Wednesday, March 29, 2006

Spider-man 2

I used to miss the old Sam Raimi. The one who would brave winter shoots in the wilds of Virginia in his Caprice Classic, whose favorite leading man was Bruce Campbell, who made cutting off your own hand with a chainsaw funny. After I saw what happened when someone finally threw him some money, my opinion was that Raimi’s strength as a director had lain in making something out of nothing, a skill he no longer had need of and that would fall off like some unnecessary Lamarkian tail. No, I did not like Spider-man. I didn’t even enjoy it very much. But with the sequel, Sam Raimi has done what I thought was impossible: integrate his definite skill as a filmmaker with his new toys and make me enjoy it.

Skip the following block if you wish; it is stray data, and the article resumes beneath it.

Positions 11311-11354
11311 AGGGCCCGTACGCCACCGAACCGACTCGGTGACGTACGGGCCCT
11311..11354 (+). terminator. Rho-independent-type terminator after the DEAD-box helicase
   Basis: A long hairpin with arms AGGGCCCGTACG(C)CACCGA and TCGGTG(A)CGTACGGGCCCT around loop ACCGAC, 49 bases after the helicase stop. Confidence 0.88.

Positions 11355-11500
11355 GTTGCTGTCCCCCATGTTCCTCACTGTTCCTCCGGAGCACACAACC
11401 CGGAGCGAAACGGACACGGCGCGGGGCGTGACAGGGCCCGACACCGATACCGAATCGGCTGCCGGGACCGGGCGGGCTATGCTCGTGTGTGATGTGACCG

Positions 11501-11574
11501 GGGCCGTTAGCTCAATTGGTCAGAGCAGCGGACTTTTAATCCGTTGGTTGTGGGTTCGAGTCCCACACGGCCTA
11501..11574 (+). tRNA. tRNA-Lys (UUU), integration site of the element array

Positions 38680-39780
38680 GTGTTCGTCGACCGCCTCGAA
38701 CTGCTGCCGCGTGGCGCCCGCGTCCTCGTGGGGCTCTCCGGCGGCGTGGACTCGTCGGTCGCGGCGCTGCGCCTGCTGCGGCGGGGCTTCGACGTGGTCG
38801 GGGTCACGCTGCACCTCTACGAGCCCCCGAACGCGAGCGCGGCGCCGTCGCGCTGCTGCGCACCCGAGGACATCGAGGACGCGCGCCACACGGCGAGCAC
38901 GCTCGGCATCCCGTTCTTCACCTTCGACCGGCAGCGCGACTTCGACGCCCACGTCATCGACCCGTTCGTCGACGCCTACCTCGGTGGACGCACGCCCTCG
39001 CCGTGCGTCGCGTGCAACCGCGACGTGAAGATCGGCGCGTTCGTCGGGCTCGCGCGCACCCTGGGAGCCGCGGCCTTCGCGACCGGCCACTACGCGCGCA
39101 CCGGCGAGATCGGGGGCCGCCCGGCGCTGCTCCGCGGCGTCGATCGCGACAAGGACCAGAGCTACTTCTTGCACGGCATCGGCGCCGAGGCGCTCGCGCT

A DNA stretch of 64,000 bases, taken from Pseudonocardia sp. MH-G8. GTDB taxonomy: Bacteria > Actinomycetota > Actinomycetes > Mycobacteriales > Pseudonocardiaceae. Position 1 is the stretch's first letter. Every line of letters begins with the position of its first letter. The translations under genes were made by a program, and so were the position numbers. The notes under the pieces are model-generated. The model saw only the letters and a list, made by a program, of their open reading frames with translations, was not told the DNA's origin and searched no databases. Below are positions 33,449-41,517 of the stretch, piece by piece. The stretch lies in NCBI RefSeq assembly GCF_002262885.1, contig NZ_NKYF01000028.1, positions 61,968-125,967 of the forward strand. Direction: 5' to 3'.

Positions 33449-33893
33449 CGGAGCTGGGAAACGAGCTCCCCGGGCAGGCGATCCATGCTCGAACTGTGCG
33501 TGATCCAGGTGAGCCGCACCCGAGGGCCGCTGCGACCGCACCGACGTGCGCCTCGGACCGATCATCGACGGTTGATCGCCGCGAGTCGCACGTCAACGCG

In short, this film is pretty much everything I want in a superhero movie. And I’ve never been one to tailor my demands to the perceived limitations of the genre. Yes, this movie takes extreme liberties with science and logic. Yes, it must be watched with a liberal application of salt. But what we get here isn’t your typical do-gooder strives to keep his identity a secret for reasons we don’t understand. Nor is it your revenge-fantasy anti-hero fare. What I’ve always wanted to know was the inner workings of the hero. Why does he do these things? Why is his identity a secret? If I were a superhero, would I want to fake the guy who has to go to work every day, socialize with co-workers, and go through the really hard stuff I can’t just punch my way through or would the silly costume be my disguise instead of the glasses and mild-mannered reporter schtick? Peter Parker’s life is a study in those questions that plagued me as a kid watching this stuff. The film is an exploration of Peter’s life and the complications which arise from that phrase that makes anyone who’s ever known anyone who read comics either wince or hold their breath in anticipation whenever Uncle Ben comes on screen. This film is exactly what Marvel says they were trying to do in making comics accessible and relevant to the reader, only thankfully without the Stan Lee dialogue, true believer.

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